Saturday, November 7, 2009

Turn out your wardrobes!

Do you have any clothes you don't wear any more, or maybe unopened packets of underwear you bought when you were a size smaller?

All of them can be used to raise valuable funds at our charity shops at 188 Mill Road, 61 Burleigh Street, Cambridge and 156 High Street, Newmarket. Even worn or damaged clothes can still be sold for recycling and ones that are in good condition but old-fashioned are surprisingly saleable at the moment.

We can also sell "quirky" items such as musical instruments, old cameras and 1950s wireless sets, as well as ornaments, pictures and books.

188 Mill Road specialises in 2nd hand books and 61 Burleigh street in vintage clothes, but either of them would be delighted to receive your donations and we will arrange to transfer them to the appropriate shop if needed.

We would also be grateful for donations of old towels for use as washable animal bedding.

188 Mill Road and 156 High Street, Newmarket are open Monday-Saturday and 61 Burleigh street is open Tuesday-Sunday.

Sunday, November 1, 2009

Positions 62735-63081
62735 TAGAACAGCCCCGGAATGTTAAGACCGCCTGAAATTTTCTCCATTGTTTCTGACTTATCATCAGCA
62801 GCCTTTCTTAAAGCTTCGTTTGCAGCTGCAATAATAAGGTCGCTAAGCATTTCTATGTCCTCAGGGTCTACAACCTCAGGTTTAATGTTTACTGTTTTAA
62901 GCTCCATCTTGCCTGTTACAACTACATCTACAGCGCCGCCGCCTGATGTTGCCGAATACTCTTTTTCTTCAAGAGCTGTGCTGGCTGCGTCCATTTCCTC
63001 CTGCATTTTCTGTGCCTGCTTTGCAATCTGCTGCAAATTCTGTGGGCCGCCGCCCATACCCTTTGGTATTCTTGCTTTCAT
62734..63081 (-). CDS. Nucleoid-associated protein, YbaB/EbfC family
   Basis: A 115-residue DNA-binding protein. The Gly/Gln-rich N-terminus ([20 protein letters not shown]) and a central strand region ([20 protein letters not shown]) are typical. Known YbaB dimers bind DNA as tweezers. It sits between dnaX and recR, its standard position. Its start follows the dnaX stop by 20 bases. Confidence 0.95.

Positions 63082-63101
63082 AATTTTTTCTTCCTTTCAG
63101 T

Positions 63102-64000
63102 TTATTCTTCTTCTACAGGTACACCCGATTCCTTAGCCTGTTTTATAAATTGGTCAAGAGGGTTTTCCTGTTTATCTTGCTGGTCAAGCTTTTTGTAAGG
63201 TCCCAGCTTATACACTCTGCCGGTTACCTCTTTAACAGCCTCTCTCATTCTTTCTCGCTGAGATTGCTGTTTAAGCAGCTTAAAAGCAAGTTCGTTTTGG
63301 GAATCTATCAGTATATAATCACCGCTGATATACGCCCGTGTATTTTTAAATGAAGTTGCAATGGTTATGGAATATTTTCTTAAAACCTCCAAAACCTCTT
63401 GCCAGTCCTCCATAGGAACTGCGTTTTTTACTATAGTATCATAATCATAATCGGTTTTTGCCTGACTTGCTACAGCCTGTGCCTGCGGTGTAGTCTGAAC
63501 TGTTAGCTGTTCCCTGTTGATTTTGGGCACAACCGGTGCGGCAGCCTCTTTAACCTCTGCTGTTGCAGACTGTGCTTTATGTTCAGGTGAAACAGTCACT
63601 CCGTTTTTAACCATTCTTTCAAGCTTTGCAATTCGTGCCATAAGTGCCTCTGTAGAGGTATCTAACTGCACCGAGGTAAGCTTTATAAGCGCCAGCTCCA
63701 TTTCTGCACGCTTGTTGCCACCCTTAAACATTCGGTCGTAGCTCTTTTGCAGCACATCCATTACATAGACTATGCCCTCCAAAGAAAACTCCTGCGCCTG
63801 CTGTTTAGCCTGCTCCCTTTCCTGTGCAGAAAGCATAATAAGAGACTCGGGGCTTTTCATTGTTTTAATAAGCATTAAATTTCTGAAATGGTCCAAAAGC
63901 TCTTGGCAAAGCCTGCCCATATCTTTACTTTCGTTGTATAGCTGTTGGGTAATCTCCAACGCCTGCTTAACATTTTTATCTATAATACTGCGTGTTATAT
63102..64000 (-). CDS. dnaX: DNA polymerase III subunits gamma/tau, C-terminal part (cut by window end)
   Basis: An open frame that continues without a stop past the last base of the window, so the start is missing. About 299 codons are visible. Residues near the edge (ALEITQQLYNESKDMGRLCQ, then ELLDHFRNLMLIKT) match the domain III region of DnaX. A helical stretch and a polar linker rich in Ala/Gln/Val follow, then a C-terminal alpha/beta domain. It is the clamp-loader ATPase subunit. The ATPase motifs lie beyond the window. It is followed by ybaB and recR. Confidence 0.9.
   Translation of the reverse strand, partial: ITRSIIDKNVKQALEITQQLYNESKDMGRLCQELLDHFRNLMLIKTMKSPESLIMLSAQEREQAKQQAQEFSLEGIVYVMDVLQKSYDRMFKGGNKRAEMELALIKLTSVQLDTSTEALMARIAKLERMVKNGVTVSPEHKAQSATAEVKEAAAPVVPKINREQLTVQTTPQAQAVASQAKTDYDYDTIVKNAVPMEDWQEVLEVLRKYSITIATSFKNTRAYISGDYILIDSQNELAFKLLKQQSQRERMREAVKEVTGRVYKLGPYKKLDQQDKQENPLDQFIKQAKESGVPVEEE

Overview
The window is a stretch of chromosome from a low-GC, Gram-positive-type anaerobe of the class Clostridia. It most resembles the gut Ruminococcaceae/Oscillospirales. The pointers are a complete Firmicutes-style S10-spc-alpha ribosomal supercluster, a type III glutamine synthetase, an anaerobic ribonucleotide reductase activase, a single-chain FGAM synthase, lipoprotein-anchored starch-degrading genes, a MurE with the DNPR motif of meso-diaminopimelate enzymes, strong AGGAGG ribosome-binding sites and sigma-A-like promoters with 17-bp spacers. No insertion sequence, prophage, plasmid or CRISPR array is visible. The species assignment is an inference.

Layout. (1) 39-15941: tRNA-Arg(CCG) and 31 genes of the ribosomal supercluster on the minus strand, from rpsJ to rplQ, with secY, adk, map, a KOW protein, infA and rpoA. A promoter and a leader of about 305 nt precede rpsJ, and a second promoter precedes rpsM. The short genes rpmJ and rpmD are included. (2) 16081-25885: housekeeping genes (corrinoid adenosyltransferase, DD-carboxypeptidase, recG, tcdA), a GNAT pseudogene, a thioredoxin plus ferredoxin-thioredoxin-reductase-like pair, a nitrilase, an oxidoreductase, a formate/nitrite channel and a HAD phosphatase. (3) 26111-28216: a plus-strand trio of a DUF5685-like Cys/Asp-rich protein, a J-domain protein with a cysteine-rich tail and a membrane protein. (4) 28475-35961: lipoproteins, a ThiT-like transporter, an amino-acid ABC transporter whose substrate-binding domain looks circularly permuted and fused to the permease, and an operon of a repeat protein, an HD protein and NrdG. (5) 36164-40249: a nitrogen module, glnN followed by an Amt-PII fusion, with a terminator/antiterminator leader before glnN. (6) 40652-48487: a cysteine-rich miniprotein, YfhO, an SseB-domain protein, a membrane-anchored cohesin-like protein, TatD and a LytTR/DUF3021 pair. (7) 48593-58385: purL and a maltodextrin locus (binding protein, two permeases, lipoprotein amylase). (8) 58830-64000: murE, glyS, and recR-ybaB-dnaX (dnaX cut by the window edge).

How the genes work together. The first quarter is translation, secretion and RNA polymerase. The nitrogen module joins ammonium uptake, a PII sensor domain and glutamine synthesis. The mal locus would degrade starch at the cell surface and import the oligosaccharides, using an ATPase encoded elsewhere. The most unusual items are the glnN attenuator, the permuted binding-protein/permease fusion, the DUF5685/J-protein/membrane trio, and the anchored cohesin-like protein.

Should the RSPCA campaign for veganism and abandon Freedom Food?

This was put to me as a serious question and I think it deserves a serious answer (as always, please remember that these are my personal views and no-one else is responsible).

Firstly, I believe there's a substantial moral issue about the desirability of trying to bring about a future in which no animals would live in association with humans. This would mean substantial disruption even for some wild species which have adapted to live in a landscape which has been modified by human activities (such as keeping grazing animals). Some domestic animals would become extinct; in some cases this might be better for them than continuing to be kept inhumanely but this wouldn't always be the case. Some would possibly survive as feral populations, bringing further questions about the justifiability or otherwise of human control of their numbers. Unless we reintroduced large carnivores, it's likely that populations of some wild animals such as deer would still need to be limited by human action. Members of some species would have significantly more uncomfortable lives if they had to live in a feral state.